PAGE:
Wautoma, WI
Current Conditions
0:56 AM CDT
Rain
Temperature
43°F
Dew Point
40°F
Humidity
89%
Wind
E at 12 mph
Barometer
29.85 in. F
Visibility
7.00 mi.
Sunrise
05:59 a.m.
Sunset
07:51 p.m.
Afternoon Forecast (12:00pm-7:00pm)
Temperatures will range from 44 to 53 degrees with cloudy skies. Winds will range between 14 and 23 miles per hour from the southeast. No precipitation is expected.
7-Day Forecast
Thursday
53°F / 42°F
Light Rain
Friday
59°F / 38°F
Sunny
Saturday
53°F / 37°F
Mostly Cloudy
Sunday
44°F / 36°F
Light Rain
Monday
46°F / 36°F
Light Rain
Tuesday
49°F / 30°F
Light Rain
Wednesday
41°F / 30°F
Light Rain
Detailed Short Term Forecast
Issued at 0:56 AM CDT
Thursday...Temperatures will range from a high of 53 to a low of 42 degrees with cloudy skies. Winds will range between 5 and 23 miles per hour from the east. 0.60 inches of rain are expected.
This Evening ...Temperatures will range from 47 to 43 degrees with cloudy skies. Winds will range between 13 and 19 miles per hour from the east. Expect rain amounts between a quarter and half of an inch.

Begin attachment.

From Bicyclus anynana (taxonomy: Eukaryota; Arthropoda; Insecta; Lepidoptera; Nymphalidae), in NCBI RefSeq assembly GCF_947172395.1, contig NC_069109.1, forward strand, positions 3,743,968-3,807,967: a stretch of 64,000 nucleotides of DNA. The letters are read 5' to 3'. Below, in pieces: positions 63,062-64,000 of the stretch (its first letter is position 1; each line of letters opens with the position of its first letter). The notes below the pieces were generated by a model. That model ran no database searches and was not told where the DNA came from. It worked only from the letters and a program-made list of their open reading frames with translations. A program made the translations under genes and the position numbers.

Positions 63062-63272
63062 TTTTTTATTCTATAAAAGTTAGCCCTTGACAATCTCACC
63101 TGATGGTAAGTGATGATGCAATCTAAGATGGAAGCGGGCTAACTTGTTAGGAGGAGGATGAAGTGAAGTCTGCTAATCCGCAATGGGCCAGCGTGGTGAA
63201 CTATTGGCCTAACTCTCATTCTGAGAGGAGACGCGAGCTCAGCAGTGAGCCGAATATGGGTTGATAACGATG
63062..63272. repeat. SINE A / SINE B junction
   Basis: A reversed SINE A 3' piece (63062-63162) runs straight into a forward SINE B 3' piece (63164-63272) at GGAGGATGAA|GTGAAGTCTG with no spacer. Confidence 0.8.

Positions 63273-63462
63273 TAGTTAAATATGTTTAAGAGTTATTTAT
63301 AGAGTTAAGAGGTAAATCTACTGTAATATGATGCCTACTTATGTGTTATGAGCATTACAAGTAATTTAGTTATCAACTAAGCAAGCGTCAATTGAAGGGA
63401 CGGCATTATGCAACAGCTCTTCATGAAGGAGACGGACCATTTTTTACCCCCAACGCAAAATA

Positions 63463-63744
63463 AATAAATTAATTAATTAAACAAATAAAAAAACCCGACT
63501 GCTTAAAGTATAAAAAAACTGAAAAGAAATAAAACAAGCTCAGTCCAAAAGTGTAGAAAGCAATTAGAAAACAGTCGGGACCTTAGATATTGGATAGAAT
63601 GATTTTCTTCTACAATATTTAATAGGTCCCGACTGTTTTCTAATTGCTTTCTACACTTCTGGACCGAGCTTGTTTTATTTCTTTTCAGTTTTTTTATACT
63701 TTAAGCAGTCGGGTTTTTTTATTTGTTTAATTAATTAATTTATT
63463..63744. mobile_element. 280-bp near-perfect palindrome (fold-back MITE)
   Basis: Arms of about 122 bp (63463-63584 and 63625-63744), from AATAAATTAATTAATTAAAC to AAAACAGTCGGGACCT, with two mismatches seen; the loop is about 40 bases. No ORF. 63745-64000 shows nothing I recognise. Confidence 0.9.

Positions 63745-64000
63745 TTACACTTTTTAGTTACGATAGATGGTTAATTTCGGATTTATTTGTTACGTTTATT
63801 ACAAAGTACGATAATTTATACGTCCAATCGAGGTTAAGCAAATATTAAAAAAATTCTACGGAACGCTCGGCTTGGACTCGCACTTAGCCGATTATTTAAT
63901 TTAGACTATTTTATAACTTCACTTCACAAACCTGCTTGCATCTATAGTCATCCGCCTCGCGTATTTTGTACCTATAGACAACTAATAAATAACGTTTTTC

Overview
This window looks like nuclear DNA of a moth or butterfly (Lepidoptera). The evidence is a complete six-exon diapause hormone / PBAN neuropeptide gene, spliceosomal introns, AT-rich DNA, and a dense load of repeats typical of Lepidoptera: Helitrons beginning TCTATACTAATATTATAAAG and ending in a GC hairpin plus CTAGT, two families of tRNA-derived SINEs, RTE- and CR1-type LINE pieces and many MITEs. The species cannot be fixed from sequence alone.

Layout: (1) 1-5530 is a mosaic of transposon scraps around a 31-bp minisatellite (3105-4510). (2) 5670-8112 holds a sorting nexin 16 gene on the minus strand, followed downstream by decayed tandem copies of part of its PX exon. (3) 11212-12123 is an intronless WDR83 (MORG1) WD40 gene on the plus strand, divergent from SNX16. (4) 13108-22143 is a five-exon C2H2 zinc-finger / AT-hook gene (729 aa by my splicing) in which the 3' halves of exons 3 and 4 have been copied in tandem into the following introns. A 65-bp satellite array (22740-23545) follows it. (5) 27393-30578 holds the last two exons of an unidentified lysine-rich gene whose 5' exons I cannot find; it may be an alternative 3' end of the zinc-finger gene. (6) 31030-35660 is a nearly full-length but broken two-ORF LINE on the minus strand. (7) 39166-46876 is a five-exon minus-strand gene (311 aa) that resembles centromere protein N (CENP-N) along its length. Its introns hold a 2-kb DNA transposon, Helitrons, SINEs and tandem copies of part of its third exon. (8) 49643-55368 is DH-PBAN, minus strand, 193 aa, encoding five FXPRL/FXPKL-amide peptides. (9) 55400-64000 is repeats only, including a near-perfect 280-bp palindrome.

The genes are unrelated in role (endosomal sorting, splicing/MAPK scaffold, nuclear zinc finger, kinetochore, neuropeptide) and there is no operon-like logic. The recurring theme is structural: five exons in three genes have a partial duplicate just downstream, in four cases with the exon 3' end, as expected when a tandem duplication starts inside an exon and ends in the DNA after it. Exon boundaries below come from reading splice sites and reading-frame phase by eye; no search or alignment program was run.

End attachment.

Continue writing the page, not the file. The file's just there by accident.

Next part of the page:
Overnight ...Temperatures will remain steady at 44 degrees with mostly cloudy skies. Winds will range between 5 and 16 miles per hour from the south. Rain amounts between a tenth and quarter of an inch are predicted.
Friday...Temperatures will range from a high of 59 to a low of 38 degrees with mostly clear skies. Winds will range between 4 and 21 miles per hour from the westnorthwest. No precipitation is expected.

Grassley supports separate

farm, food stamp bills

July 18, 2013 | 0 comments

U.S. Sen. Charles Grassley says farmers would be better served by a farm bill that separates agriculture programs from food stamps but he doubts separate measures will pass.

House Republican leaders are considering separate farm and food stamp bills to get the support of conservatives who voted against the farm bill last month.

Grassley says Iowans tell him they want farm measures separated from food stamps.

For decades rural lawmakers have added money for food stamps to the farm bill to gather urban votes for the measure.

Grassley says a combined bill costing $900 billion over 10 years makes it look like farmers are dipping into taxpayer's pockets. In reality 20 percent of the farm bill pays for agriculture programs while 80 percent supports food stamps and related programs.

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